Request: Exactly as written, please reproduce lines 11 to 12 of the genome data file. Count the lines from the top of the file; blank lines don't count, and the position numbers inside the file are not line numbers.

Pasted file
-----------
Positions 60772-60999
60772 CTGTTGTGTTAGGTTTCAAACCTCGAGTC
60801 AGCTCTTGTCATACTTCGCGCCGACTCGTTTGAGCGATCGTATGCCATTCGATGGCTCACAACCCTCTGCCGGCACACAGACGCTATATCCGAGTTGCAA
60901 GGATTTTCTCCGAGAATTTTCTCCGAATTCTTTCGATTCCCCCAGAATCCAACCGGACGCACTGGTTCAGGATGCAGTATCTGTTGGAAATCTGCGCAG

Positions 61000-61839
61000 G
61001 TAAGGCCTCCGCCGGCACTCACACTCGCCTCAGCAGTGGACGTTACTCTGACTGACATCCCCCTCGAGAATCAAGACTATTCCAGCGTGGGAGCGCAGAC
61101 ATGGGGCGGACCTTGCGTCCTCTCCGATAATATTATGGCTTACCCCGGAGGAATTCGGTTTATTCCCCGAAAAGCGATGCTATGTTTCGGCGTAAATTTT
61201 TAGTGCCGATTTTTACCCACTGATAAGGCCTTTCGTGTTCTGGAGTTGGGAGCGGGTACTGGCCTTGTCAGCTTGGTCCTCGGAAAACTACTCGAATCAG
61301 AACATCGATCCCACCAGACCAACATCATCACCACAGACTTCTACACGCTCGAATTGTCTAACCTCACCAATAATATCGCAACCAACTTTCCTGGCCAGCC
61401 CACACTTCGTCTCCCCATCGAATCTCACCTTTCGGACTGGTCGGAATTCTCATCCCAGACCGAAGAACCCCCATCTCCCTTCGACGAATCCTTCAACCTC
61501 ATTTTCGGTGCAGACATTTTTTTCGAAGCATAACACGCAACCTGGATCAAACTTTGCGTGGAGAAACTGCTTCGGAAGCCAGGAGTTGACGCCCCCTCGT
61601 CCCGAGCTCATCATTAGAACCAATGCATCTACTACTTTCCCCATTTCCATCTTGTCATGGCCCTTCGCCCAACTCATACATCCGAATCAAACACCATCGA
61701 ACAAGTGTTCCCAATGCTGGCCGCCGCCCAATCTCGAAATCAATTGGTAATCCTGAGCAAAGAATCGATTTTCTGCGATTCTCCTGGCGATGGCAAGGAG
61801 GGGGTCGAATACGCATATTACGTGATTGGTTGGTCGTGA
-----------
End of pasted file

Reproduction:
61401 CACACTTCGTCTCCCCATCGAATCTCACCTTTCGGACTGGTCGGAATTCTCATCCCAGACCGAAGAACCCCCATCTCCCTTCGACGAATCCTTCAACCTC
61501 ATTTTCGGTGCAGACATTTTTTTCGAAGCATAACACGCAACCTGGATCAAACTTTGCGTGGAGAAACTGCTTCGGAAGCCAGGAGTTGACGCCCCCTCGT